Please note that there are two different conference venues:
June 14/15 - Century City Conference Centre
June 16 - Kirstenbosch Conference Centre (transportation available)
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Wednesday, June 14 • 18:00 - 20:00
The role of services in facilitating the resilience of unaccompanied asylum seeking minors - Ebony King

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The role of services in facilitating the resilience of unaccompanied asylum seeking minors
Presenter: Ebony King (Griffith University, Australia)
Introduction:  Guided by a social-ecological approach to the resilience of unaccompanied asylum seeking minors (UAMs), this study analyses the role of service providers in connecting UAMs to the “seven tensions” identified by Ungar and colleagues (2008) in the International Resilience Project and which are associated with positive adaptation. Recognizing that UAMs face significant and varied challenges without the support of parents, family or established social networks, services should not only provide access to basic material resources, but also nurture UAMs resilience through facilitating mental health-enhancing experiences that foster positive development and outcomes after significant adversity. This study is the first to investigate the relationship between service provision and the social-ecological facilitation of resilience among UAMs in Australia.
Methods:  This is a qualitative study based on semi-structured interviews and focus groups with both former-unaccompanied asylum seeking minors (aged 18 – 30 years) and service providers. In total, 10 service providers and 12 former UAMs were interviewed and four focus groups were conducted with former UAMs in Victoria, Australia. This study employed a grounded theory approach (with constructivist advances) to data collection and analysis.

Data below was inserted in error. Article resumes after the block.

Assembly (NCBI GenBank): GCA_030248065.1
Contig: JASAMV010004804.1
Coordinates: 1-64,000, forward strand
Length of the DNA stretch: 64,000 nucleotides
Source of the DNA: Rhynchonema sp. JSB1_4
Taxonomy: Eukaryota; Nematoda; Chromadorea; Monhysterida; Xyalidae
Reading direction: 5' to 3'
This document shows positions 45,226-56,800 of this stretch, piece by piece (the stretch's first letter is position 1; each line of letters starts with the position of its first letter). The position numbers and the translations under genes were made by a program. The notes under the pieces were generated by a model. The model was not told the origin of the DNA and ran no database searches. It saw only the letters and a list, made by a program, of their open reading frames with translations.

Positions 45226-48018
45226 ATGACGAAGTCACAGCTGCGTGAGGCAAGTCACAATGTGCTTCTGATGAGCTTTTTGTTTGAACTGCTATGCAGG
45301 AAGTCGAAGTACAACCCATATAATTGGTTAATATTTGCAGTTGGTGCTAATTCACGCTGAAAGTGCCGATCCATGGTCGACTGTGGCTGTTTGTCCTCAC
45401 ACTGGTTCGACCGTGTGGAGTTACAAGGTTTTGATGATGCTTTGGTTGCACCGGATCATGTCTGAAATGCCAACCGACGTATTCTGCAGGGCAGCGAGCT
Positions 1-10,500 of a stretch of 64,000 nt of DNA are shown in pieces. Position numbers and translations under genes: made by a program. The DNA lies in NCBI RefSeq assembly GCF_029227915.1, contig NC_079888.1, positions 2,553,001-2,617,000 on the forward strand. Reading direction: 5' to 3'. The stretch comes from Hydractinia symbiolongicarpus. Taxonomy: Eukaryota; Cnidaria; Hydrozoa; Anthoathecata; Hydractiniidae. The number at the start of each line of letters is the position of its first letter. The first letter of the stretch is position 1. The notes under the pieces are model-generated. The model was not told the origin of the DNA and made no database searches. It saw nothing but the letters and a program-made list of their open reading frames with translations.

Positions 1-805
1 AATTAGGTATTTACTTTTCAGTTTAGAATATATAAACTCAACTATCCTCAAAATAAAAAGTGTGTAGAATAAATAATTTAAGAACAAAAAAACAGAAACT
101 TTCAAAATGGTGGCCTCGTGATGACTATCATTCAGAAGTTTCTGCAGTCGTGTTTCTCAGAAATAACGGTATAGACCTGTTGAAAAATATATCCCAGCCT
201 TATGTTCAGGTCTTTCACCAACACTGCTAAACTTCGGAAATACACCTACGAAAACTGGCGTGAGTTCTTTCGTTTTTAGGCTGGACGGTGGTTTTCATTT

Findings:  Three key findings have emerged from preliminary analyses. First, at the level of political ecology, the ability of UAMs physical and social ecologies to provide resources necessary to meet their needs is significantly shaped by distal decisions in policy, legislative, economic and social systems in the context of anti-asylum-seeker (and more specifically, ‘boat people’) political and public sentiment. Second, the quality of service provision was inconsistent across services and within the UAM cohort, which related to issues at the level of macro-, meso- and micro-systems. UAM perspectives reveal that high-quality support from services, programs and community organisations opens-up opportunities to experience the mental health-enhancing experiences associated with positive adaptation in contexts of adversity. Supportive relationships with case workers, teachers, and youth workers not only provided access to material resources, but encouraged the development of positive self-identify, facilitated participation in cultural traditions, provided experiences of social justice and a sense of cohesion with others. The third theme to emerge from the data was the highly agentic nature of UAMs, as they described actively navigating towards the resources that enhanced a sense of wellbeing and which worked towards their goals of educational attainment, contributing to their communities and supporting family members who remained in dangerous situations overseas. Together, these preliminary findings support a multi-systemic, multilevel, political-social-ecological model of resilience that can inform a deeper understanding of the processes that contribute to the resilience of unaccompanied asylum seeking minors.

avatar for Ebony King

Ebony King

PhD Candidate, Griffith University

Wednesday June 14, 2017 18:00 - 20:00 SAST
Century City Conference Centre Western Cape Town, South Africa

Attendees (2)